eLearning Solutions Inspired by Social Media
This was originally posted on HRzone.com on September 21, 2016.
It’s no secret that the ever-increasing popularity of social media has had a tremendous impact on nearly every aspect of daily life, from business and politics to education and culture. As of 2015, social media is being used by 65% of all adults and 90% of young adults (age 18-29) in America.
Harnessing the power and popularity of social media to enhance your training initiatives doesn’t have to be expensive or time-consuming. Rather than investing in new technologies, you can leverage the tools your learners are already using. Twitter has held the #1 spot on the annual list of Top 100 Tools for Learning for 7 years running, with YouTube running close behind. (Editor’s Notes: Since the original publication of this post YouTube and Google Search have overtaken Twitter.)
Appropriating Social Media Strategies for eLearning
While eLearning has established many successful strategies to help educate learners, online courses often lack the socialization and cooperative learning that exists with in-person, facilitator-led training sessions. According to Howard Gardner’s concept of multiple intelligences, many learners need social interaction in order to learn something new. As important as this is, it’s often overlooked when developing an online training course. Of course developers want to actively engage more of their audience, implementing a social component within a course is extremely valuable—but how do we make this happen?
With the rise of social media applications like Facebook, Twitter, and LinkedIn, we already have several viable templates for online socialization, so incorporating a social element into your eLearning course is easier than you might think. Not only will adding socialization to your employee onboarding program make your content more engaging, but it will appeal to a broader range of potential learners.
Ready to get started? Explore some ideas for leveraging social media strategies to boost learner engagement throughout each stage of your training process.
Before the course begins:
Change management. Create buzz, enthusiasm and buy-in for your course. Use social media platforms to deliver a course marketing message targeted to your learners and their leaders. This creates the opportunity for your new course to “go viral” among your potential learners, which will help them to get involved with the content before they even start the course.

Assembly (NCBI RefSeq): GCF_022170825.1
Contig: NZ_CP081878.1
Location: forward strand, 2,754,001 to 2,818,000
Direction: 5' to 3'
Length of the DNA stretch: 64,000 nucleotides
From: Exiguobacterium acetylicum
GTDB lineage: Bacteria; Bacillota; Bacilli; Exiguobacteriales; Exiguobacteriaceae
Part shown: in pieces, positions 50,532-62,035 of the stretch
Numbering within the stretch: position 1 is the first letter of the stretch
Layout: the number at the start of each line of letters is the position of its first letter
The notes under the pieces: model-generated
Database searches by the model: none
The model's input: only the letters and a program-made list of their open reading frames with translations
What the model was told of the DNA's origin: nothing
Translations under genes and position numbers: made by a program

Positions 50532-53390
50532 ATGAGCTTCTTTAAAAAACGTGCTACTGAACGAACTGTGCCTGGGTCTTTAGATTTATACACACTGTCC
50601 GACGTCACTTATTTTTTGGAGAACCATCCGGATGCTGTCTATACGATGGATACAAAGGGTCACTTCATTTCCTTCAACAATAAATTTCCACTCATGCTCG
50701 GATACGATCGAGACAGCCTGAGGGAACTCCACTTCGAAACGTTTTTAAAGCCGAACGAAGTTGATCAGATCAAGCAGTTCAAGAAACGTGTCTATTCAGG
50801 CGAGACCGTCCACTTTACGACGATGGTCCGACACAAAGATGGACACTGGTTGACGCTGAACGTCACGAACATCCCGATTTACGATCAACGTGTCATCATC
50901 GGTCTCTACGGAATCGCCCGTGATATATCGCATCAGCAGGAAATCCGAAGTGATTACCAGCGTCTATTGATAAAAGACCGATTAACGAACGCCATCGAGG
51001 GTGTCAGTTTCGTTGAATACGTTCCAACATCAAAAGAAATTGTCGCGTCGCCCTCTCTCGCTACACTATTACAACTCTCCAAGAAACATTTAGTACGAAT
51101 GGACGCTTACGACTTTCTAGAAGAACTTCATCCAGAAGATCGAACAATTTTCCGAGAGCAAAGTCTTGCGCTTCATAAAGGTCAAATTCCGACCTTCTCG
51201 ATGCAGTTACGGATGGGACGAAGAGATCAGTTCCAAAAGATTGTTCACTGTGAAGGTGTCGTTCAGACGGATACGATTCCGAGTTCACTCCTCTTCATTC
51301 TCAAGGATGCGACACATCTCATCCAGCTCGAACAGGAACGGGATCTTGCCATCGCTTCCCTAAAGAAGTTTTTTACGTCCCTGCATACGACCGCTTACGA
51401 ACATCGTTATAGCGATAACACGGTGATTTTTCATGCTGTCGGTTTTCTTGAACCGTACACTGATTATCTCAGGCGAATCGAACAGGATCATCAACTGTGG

Personalized learning. Similar to the way popular services such as Amazon and Netflix make recommendations to consumers based on their interests, you can tailor your course offerings to individual learner needs or preferences.
Pre-work. Assign introductory materials or direct learners to view a YouTube video before beginning the course. Distribute documents using file-sharing tools such as Slack, Google Docs, or Dropbox.
During the course:
Establish cohorts. Increase learner collaboration and accountability by forming learning communities. Leverage the tools your learners are already using, such as Twitter and Facebook by introducing them to Yammer and Trello. Companies use Yammer as an employee-focused social network, where users can be put into online learning groups based on the training that they are involved with. Since Yammer can be accessed just as easily as Facebook, employees can use these groups to communicate about a particular training session or a new idea.
Foster participation. Incorporate social gamification elements such as badges and leaderboards into your eLearning courses to encourage friendly competition and increase learner engagement. Take a cue from online learning sites such as Udemy and moderate online Q & A or discussion panels. Encourage participants to tweet, blog, or post about what they are learning.
Supplement content. Direct learners to external activities and materials that support your learning objectives. Pull in examples from relevant websites, or incorporate YouTube videos that complement your course content. Slack, a team-based communication program, is an excellent way to supplement a course. Since everything posted and uploaded into Slack is easily searchable, channel members can access any supplementary materials that you’d like to include. The social aspect also allows members to comment, add their own resources, and react to posts from others.
After the course is complete:
Feedback. Ask learners to rate, review, and recommend courses. Collect polling and survey data using tools like SurveyMonkey or Quizlet, and share the results with participants. Pushing these out to your team via Slack or Yammer is a quick, consistent way to collect relevant feedback.
Follow up. Assign post-course activities, provide performance support, and encourage ongoing self-development. Use social platforms to check in with learners and ask how they are implementing the knowledge learned in the course.
Ongoing collaboration. Promote communities of engagement to ensure social learning continues after the course ends. Encourage participants to continue exchanging ideas, resources, and best practices with each other. Skype, Twitter, instant messaging, wikis, and blogs are some useful tools for fostering ongoing learner exchanges.
The majority of modern learners are already turning to social channels when they need to find answers and solutions.
Many social media platforms are free or available at minimal cost. And since learners are already familiar with these tools, the barriers to entry are extremely low.
Creatively leveraging social media strategies can greatly increase learner engagement and collaboration with minimal investment of resources.